Irish press regulation model may be Leveson's first port of call


LONDON LETTER:The Leveson Inquiry, investigating media regulation in Britain, is increasingly looking across the Irish Sea for answers

MANY OF the seats in Court 73 in the Royal Courts of Justice on The Strand in London were empty on Wednesday, but sometimes important exchanges take place when few are watching.

For months, senior media figures in Britain have railed against the prospect of State regulation of the press in the wake of the Milly Dowler/News of the World phone-hacking scandal.

They have been supported by some politicians, most loudly by the former London Times journalist and now the secretary of state for education, Michael Gove, who clashed with the inquiry judge on the matter.

In their eyes, a media regulator created by a House of Commons statute threatens to hobble – at its best, and it often is, despite its current poor reputation – one of Europe’s most vigorous media sectors.

However, Judge Brian Leveson, who sometimes sighs with weariness as witnesses encourage him to add this or that to his inquiry’s reaches – is clearly looking at such at model.

His first port of call is the Irish experience since the creation in 2008 of the Press Council and Ombudsman after five years of often difficult negotiations.

On Wednesday, he gave his clearest signal yet – though it has been mentioned before – of his interest, during exchanges with the deputy prime minister, Nick Clegg, and the Scottish first minister, Alex Salmond.

Clegg was positively effusive, describing the Irish model as “fascinating” because it offered the solution to dealing with media organisations that refuse to be covered by a regulatory body.

In Britain, the existing and much criticised Press Complaints Commission has been made much weaker by Daily Star and Express owner Richard Desmond’s refusal to have anything to do with it.

In Ireland, however, involvement by media organisations is required if they want to be covered by the fair and reasonable publication defence allowed under the 2009 defamation Act.

“You can’t have your cake and eat it. You can’t have your protections under that law and not be part of the regulatory system. It’s just a very novel way of making sure that you get complete buy-in,” said Clegg, as Leveson nodded his head in approval.

“The question is whether it’s possible without in some way the framework having an endorsement which doesn’t simply depend upon agreement,” replied Leveson.

“No, because then it becomes pick and choose all over again,” said the deputy prime minister and Liberal Democrats leader. “Absolutely,” the judge concurred.

Since the Dowler scandal erupted much of the British press has railed against the idea of statutory regulation, interpreting that to mean regulation by the State. Some, however, have increasingly accepted – most notably Daily Mail editor-in-chief Paul Dacre – that a new British model has to have some law at its back.

Leveson believes a consensus of sorts is possible: “When, in fact, if you scratch below the surface, most people accept, even people who have come into this inquiry saying it must be self-regulation at all costs, actually, when you push them, they accept you might need some kind of statutory backstop.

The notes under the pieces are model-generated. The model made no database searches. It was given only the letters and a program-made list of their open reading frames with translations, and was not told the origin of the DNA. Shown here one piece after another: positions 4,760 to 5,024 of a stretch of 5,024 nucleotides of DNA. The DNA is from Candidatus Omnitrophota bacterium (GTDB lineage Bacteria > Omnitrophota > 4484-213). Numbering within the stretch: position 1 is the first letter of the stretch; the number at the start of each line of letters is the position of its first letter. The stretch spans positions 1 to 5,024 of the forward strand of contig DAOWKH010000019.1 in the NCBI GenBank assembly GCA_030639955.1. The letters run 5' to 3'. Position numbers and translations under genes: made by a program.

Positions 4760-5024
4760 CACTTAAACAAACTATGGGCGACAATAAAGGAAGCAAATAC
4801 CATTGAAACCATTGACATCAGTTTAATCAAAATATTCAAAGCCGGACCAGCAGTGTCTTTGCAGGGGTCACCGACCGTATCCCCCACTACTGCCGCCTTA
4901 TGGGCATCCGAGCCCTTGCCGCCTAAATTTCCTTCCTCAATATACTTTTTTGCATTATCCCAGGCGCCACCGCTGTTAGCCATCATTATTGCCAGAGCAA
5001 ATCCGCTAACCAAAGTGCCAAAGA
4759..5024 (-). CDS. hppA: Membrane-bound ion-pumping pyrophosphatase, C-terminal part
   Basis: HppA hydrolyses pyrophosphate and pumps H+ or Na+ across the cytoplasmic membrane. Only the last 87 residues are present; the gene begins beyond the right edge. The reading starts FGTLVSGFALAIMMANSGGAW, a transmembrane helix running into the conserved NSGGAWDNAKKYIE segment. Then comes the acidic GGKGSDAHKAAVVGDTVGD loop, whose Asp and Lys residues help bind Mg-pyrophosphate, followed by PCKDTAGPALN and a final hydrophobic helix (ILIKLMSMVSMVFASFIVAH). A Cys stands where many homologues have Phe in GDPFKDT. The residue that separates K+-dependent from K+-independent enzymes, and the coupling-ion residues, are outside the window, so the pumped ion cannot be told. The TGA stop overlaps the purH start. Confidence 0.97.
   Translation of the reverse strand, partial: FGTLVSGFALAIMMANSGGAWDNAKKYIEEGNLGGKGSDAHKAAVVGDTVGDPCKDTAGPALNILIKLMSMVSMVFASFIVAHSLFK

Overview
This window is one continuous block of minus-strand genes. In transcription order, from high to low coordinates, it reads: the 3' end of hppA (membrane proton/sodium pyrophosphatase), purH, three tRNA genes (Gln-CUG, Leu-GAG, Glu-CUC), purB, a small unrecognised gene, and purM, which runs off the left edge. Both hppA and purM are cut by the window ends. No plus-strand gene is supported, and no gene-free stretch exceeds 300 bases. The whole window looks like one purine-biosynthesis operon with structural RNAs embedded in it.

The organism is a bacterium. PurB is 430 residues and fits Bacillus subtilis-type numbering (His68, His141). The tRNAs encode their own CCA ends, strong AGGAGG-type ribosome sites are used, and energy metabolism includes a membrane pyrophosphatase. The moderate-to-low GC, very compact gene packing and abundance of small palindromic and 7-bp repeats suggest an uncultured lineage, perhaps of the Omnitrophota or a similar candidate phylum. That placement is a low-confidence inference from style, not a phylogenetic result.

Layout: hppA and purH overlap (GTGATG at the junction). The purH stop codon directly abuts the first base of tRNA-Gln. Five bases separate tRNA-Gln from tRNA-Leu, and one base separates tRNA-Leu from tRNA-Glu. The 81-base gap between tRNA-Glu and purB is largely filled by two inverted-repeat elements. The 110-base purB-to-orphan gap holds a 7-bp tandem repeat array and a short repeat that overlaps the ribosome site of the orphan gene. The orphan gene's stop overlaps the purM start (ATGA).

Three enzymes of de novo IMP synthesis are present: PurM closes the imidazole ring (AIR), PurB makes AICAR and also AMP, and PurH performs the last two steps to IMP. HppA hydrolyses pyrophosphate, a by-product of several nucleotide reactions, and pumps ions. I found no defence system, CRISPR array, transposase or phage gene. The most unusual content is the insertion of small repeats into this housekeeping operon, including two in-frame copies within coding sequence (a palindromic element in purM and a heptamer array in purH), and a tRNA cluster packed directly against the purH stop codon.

“I hope the inquiry will be able to build on what I think is a lurking consensus, rather than dwell on what I think is a superficial disagreement.”

Many of the same arguments were ventilated during the Irish Press Council’s difficult birth, with many involved in the Irish editions of British papers vehemently opposed.

Appearing after Clegg, Alex Salmond said he had “been surprised” by how little attention has been given to the Irish experience, before he was quickly halted by the judge.

“Mr Salmond, you’re pushing at an open door. We have been looking very carefully at the Irish model, and the next module of the inquiry, which will be the future, will include consideration specifically of what can be learnt from the way in which the press are regulated in Ireland,” said the judge.

Salmond was quick to point to the different attitude taken by the Irish Daily Star – half-owned by Richard Desmond – to the Press Council, which it has joined, to the refusal to heed the PCC in London.

“Given that the Irish title or Irish editions of the London press follow this code in Ireland, and I’ve seen nothing to suggest that the Irish press is not free and able to pursue things.

“In fact, for those of us who know the Irish press, it is an extremely vigorous press indeed – plenty to be vigorous about recently, I suspect they would say.

“But they are an extremely vigorous press and therefore there can’t be a suggestion that somehow papers which are operating under this code in Ireland would find a similar code unacceptable more generally.”

A replication of the Irish model in the UK would require the defamation Bill currently being debated in the Commons to offer the same quid pro quo that Irish media organisation enjoy for taking part in the press council.

Granting the British media any concession – or something that could be perceived as a concession by those who would wish to stamp on its throat – could, however, be difficult in the current febrile environment.